Always inquire of The Lord. As Joshua led the conquest in cleansing the promised land, local leaders of Gibeon tricked the Israelites into signing a treaty by pretending to be from a distant nation. Even though Joshua frequently inquired of The Lord, and had even been directed not to bargain with any of the Canaanites (Deut. 7:2), he did not do so before ratifying the agreement (Joshua 9:14). Once the Israelites realized the Gibeonites lived in the promised land, it was too late to revoke their oath, and the unconquered people led the Israelites away from The Lord. Major decisions in life still necessitate that we inquire of The Lord or seek his guidance through prayer (James 5:13), just as king David inquired of the Lord before all his battles (2 Samuel 5:17). Besides foxhole prayers in times of trouble, Jesus tells us to ask, seek and knock, of the Father as a regular and repeated process (Matt.7:7). To take it even further, the monk Brother Lawrence invites us to “practice the presence” of God, or to pray without ceasing, just as Paul admonishes us to pray continually in a perpetual inquiring of The Lord (1 Thess. 5:17).
Obedience to God is better than sacrifice. When Israel's first anointed king, Saul, brought justice upon the Amalekites (for attacking the desert wandering Israelites), he elected to follow the desires of the soldiers and did not complete God's decree. Samuel, acting as The Lord's mouthpiece, informs Saul for the second time that God seeks men after his own heart, or devoted loyalty, not haphazard “worship” on man's terms (1 Samuel 15:22). As foretold by Samuel, the kingdom is eventually torn from Saul, due to his perpetual disobedience, and given to David. (1 Samuel 16:13). Many self-proclaimed Christians run the risk of worshiping The Lord like Saul - on their own terms and not Gods. If we profess to love Christ, then we must obey his commands (John 14:15), which will prove difficult if we don't learn what he commands in scripture. God doesn't want us to sacrifice our service, our time, or our money to him. He wants us. We are called to offer ourselves as living sacrifices to The Lord. (Rom. 12:1). We are commanded to render everything, to love The Lord with all our heart, soul, mind and strength (Mark 12:30).
Fealty to God's King breaks life's sin cycle. Before the Monarchy is established in Israel, the people repeatedly fall into apostasy which leads to judgment, from which they return to God who raises up a deliverer for a time before they fall back into apostasy (Judges 2:16-19). The book of Judges implies this process occurred with at least six judges, because Israel didn't have a king to guide them. (Judges 21:25). With the appointment of God's anointed king (2 Samuel 5:4), the sin cycle disappears...so long as the king does what is right in the eyes of the Lord (1 Kings 15:11). Sin still takes believers on a roller coaster of success and defeat, but thankfully the anointed kingly line of David has been consummated with Jesus (Matt. 22:45). Each of us needs to crown Jesus as King of our lives (Luke 9:23) and swear our lives to the kingdom (Matt. 6:33) breaking the first step of apostasy. Then in times of trouble, we can run to our King who will defend us as a strong tower (Proverbs 18:10). Even if we fall, we stand sure that our judgment has been absolved by Christ's sacrifice as the cross, as our eternal deliverer (Romans 11:26).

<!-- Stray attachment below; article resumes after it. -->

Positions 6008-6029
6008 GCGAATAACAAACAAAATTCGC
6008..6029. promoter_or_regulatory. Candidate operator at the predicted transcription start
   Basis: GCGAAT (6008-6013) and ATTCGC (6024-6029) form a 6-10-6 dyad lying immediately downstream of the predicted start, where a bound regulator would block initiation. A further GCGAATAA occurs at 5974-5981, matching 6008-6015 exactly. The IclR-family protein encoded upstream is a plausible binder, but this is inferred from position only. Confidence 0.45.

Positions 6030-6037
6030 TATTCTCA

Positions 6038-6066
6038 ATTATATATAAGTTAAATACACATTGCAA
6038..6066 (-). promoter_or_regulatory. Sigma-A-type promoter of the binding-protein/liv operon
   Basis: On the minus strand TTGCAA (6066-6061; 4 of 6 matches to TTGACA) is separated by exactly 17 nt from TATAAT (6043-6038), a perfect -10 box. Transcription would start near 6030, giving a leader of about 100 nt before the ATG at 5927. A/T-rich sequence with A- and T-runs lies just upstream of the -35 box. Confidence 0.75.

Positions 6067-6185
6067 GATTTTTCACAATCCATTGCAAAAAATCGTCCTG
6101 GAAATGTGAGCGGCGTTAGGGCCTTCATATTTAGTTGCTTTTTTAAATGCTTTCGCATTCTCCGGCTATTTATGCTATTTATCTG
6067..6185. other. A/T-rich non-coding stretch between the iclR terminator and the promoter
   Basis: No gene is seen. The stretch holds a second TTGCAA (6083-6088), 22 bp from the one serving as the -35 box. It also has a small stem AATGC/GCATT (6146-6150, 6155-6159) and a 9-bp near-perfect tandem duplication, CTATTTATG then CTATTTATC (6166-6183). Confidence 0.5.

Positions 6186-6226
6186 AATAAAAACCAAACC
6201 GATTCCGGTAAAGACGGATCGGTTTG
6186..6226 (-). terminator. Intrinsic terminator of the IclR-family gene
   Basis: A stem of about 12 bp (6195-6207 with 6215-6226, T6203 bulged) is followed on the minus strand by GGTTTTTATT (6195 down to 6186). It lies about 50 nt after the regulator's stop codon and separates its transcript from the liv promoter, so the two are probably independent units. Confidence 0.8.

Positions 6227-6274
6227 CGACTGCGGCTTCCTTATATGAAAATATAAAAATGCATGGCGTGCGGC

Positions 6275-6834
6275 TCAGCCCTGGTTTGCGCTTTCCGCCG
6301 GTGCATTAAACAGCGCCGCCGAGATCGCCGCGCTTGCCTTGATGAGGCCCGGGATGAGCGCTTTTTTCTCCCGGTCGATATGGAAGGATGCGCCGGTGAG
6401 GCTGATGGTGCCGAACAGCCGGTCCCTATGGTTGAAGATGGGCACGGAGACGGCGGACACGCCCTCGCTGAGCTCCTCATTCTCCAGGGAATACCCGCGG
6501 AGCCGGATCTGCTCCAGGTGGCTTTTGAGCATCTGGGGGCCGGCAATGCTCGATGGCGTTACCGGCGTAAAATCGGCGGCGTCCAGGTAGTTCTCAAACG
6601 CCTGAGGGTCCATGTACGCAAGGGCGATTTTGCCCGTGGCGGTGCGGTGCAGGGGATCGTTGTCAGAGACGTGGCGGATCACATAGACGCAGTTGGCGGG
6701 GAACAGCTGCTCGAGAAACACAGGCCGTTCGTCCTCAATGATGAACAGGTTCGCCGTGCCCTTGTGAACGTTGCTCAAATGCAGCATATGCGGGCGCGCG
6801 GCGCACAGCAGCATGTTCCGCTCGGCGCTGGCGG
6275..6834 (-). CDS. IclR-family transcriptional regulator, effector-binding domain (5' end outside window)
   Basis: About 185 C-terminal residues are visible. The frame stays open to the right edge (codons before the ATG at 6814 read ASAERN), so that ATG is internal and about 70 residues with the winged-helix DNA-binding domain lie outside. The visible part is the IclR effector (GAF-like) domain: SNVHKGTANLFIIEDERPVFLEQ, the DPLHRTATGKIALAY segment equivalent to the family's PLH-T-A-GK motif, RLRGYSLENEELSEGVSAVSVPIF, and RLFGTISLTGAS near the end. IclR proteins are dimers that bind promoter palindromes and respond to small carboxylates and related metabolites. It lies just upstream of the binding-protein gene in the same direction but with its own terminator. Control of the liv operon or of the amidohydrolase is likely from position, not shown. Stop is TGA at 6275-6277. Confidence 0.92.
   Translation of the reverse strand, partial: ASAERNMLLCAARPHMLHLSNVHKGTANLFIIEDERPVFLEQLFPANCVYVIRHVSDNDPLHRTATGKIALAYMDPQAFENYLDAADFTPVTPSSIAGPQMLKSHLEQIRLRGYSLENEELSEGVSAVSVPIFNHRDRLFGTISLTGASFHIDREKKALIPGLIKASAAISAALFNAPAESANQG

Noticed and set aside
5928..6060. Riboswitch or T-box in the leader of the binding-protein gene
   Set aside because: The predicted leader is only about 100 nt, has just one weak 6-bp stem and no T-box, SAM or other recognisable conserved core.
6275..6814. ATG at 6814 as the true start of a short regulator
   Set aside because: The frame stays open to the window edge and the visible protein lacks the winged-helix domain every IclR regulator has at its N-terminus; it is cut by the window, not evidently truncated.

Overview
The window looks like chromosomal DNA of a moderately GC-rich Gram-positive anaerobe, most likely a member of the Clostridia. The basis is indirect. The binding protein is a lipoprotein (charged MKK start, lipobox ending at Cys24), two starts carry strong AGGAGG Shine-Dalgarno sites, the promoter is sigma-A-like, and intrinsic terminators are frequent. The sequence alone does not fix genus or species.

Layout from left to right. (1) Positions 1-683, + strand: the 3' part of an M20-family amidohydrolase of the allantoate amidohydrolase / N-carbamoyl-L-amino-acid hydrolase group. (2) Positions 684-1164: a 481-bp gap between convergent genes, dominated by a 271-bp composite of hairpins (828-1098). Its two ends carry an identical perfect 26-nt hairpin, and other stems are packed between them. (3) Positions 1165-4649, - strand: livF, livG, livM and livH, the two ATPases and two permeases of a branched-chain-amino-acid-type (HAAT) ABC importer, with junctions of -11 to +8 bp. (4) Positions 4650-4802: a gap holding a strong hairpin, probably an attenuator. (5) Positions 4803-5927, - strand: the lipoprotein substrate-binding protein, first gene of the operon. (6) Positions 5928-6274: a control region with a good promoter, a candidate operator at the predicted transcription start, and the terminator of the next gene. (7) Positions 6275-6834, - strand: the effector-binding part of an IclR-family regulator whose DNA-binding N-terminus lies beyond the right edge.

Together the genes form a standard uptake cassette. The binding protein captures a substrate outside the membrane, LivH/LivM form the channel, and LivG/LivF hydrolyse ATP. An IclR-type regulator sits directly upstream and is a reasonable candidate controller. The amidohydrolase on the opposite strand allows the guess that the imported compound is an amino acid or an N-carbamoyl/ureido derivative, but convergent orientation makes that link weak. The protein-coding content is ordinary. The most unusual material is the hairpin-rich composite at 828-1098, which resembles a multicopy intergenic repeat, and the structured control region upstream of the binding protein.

What was the most frequently asked question during the heretical controversies of the 4th century? Is this question still relevant today? How so? What does the bible say?
The church found it just as hard to nail down Jesus as the Romans did, as the issue of exactly who Jesus is (Christology) refused to die and rose up time and time again.
Only God can say “Mine.” In the nation of Israel, the Lord instituted a Sabbath rest even for the land itself, and seven such Sabbath years resulted in a redemptive year called Jubilee effectively resetting all debts (Lev. 25:8-54). Since only God can claim possession of the world and all that is in it (25:23), the Israelites could only sell the fruits of the land (25:18-22) and even the destitute who were forced to sell themselves into slavery were released in the year of Jubilee (25:39-43). God revealed his total proprietorship to Moses by proclaiming that the whole earth “is mine,” including the people who would be his treasured possession (Ex. 19:5). Christians should recognize that all their material possessions belong to God, and at the very least they can give back 10% (a tithe) to advance The Kingdom. However, after Christ purchased us back with his blood on the cross, we as individuals belong all the more God (1 Cor. 6:19-20). Ultimately, we will have to give account for everything we have been given from heaven; our money, our gifts, our personalities, our callings and our very lives, to carry out God's work (John 3:27).